My Favorite Part of the Summer… every year…

Putt-putt at Ocean Isle Beach in North Carolina with my whole family and the same decrepit safari animals that are older than I am.

These are my cousins…. they were featured here last year as well, and now it seems photographing them with our favorite fiberglass animals has become as much a tradition as anything else.

And appropriately, the 2008 series is definitely my favorite thus far.

This is my color version of Richard Avedon’s Dovima with Elephants. It was a happy coincidence.

I knew my cousin Riane was planning to wear her red dress, and I knew the elephant would be there, but it wasn’t until we were all standing next to each other that I saw the opportunity, and I was super super excited… I think the golf club is a fantastic touch.

And just like Avedon’s, my masterpiece has a flaw as well… I chopped the poor elephant’s trunk off. I would say, “There’s always next year, to try again,” except next year we are going on a special trip for my grandparents’ 65th wedding anniversary. And, who knows how long our poor elephant will be allowed to roam the Earth, since Ocean Isle has been trying to spruce itself up lately. So there is a strong probability that he may not be here the next time we return, and therefore this masterpiece will have to be complete as is.


(click image to enlarge)

For the visual style assessment Matteo Borzone and I chose Richard Avedon and particularly his work from In the American West.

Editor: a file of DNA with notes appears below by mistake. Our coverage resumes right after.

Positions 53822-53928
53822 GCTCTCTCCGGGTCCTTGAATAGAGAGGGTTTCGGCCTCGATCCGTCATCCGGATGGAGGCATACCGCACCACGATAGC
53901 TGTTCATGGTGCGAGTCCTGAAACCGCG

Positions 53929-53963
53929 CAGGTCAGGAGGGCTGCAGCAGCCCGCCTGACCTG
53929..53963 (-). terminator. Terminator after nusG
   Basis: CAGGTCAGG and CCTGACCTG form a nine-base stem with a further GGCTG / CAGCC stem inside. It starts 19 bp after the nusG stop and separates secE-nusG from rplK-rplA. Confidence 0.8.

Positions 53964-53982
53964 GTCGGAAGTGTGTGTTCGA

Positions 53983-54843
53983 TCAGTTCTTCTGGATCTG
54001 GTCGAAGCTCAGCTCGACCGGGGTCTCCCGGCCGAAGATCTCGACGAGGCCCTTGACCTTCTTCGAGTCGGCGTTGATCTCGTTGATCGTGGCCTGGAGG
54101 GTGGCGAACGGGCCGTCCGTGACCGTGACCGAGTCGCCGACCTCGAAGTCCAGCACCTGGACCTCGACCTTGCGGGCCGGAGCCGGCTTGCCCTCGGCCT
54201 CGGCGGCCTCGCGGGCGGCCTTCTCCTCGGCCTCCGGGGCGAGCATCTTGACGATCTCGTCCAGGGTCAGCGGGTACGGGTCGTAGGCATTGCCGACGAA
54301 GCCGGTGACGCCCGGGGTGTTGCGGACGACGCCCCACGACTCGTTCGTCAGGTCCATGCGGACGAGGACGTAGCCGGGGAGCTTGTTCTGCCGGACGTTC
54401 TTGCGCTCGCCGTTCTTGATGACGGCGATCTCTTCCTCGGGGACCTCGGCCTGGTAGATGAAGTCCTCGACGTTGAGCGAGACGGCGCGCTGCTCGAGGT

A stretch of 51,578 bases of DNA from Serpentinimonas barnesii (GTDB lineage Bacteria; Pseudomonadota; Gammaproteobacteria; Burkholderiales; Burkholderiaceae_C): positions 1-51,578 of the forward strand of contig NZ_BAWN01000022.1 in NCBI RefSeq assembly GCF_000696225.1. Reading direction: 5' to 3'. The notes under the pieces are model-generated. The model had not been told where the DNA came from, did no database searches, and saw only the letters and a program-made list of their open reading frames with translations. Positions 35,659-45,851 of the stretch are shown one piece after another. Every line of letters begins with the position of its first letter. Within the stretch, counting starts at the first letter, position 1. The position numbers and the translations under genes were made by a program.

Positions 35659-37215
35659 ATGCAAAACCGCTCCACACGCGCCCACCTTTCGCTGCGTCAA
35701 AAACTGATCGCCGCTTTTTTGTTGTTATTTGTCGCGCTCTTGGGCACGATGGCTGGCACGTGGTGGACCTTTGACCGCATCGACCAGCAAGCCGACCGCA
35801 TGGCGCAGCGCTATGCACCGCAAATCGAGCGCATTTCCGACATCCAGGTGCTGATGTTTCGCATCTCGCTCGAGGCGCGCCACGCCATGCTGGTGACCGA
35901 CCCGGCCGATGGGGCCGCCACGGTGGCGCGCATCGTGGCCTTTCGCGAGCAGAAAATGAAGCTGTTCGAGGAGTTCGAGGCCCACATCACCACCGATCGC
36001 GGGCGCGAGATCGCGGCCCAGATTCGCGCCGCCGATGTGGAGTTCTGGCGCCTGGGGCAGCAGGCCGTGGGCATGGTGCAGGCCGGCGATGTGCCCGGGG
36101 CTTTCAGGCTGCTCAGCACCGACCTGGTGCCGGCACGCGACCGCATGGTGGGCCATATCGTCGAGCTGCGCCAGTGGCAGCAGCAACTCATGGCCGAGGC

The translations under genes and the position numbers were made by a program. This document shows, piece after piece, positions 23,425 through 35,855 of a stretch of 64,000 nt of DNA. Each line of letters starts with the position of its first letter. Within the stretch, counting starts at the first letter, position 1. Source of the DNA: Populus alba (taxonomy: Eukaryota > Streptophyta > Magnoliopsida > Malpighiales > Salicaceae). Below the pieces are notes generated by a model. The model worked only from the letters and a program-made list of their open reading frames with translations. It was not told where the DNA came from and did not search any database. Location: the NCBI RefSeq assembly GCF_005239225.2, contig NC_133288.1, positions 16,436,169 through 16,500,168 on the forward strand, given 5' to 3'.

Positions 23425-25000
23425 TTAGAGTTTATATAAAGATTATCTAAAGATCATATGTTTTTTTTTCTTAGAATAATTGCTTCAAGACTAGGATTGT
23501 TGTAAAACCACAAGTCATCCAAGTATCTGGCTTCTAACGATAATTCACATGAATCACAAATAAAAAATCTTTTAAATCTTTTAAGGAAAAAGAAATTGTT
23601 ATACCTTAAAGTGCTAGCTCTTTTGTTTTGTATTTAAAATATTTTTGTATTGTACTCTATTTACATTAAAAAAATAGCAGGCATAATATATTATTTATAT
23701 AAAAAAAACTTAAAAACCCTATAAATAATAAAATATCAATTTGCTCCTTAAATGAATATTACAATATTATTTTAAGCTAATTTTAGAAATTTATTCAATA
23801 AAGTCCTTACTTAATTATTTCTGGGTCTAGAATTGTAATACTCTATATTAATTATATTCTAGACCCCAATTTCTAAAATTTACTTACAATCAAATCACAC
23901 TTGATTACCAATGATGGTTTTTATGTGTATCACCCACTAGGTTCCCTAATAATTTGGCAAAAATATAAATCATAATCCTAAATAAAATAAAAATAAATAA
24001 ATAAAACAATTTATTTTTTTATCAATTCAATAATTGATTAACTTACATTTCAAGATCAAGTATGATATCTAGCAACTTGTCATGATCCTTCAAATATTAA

“I’ve worked out of a series of no’s. No to exquisite light, no to apparent compositions, no to the seduction of poses or narrative. And all these no’s force me to the “yes.” I have a white background. I have the person I’m interested in and the thing that happens between us,” Richard Avedon, 1994.

In sticking with the Elephant and Castle regeneration theme, we photographed people at the East Street Market. Our hope was to create an honest representation of the market population, yet still maintain a resemblance of Avedon’s style. We were happy with our results, but we realized that by not controlling the subjects as much as Avedon would have, we lost some of the artistic power in Avedon’s images. We learned a lot by working with a large format camera, and that technique will almost certainly be helpful for our future documentary projects.

We learned we needed to slow down and that means feeling comfortable with the camera and making sure the people know that this is a slow process. We needed to be a bit more selective with our subjects and we needed a larger white backdrop so we could have had flexibility to move the camera and to work with people who were taller or shorter (kids and giants).

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